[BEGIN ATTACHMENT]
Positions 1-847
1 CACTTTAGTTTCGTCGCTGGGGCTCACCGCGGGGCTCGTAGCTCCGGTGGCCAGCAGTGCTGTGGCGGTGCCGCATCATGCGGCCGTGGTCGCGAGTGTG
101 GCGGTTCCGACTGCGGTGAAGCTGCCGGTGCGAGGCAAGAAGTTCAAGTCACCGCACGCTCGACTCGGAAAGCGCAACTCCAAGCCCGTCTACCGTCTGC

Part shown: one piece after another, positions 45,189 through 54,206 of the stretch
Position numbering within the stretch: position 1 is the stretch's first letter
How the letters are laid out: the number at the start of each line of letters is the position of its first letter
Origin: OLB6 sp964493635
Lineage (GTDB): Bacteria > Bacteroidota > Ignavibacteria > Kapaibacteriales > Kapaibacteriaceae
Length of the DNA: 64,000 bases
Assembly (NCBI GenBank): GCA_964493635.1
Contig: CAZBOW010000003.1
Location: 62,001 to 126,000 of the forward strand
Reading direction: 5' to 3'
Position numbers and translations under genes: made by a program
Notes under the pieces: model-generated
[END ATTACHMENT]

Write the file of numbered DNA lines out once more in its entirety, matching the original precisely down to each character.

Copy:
Positions 1-847
1 CACTTTAGTTTCGTCGCTGGGGCTCACCGCGGGGCTCGTAGCTCCGGTGGCCAGCAGTGCTGTGGCGGTGCCGCATCATGCGGCCGTGGTCGCGAGTGTG
101 GCGGTTCCGACTGCGGTGAAGCTGCCGGTGCGAGGCAAGAAGTTCAAGTCACCGCACGCTCGACTCGGAAAGCGCAACTCCAAGCCCGTCTACCGTCTGC

Part shown: one piece after another, positions 45,189 through 54,206 of the stretch
Position numbering within the stretch: position 1 is the stretch's first letter
How the letters are laid out: the number at the start of each line of letters is the position of its first letter
Origin: OLB6 sp964493635
Lineage (GTDB): Bacteria > Bacteroidota > Ignavibacteria > Kapaibacteriales > Kapaibacteriaceae
Length of the DNA: 64,000 bases
Assembly (NCBI GenBank): GCA_964493635.1
Contig: CAZBOW010000003.1
Location: 62,001 to 126,000 of the forward strand
Reading direction: 5' to 3'
Position numbers and translations under genes: made by a program
Notes under the pieces: model-generated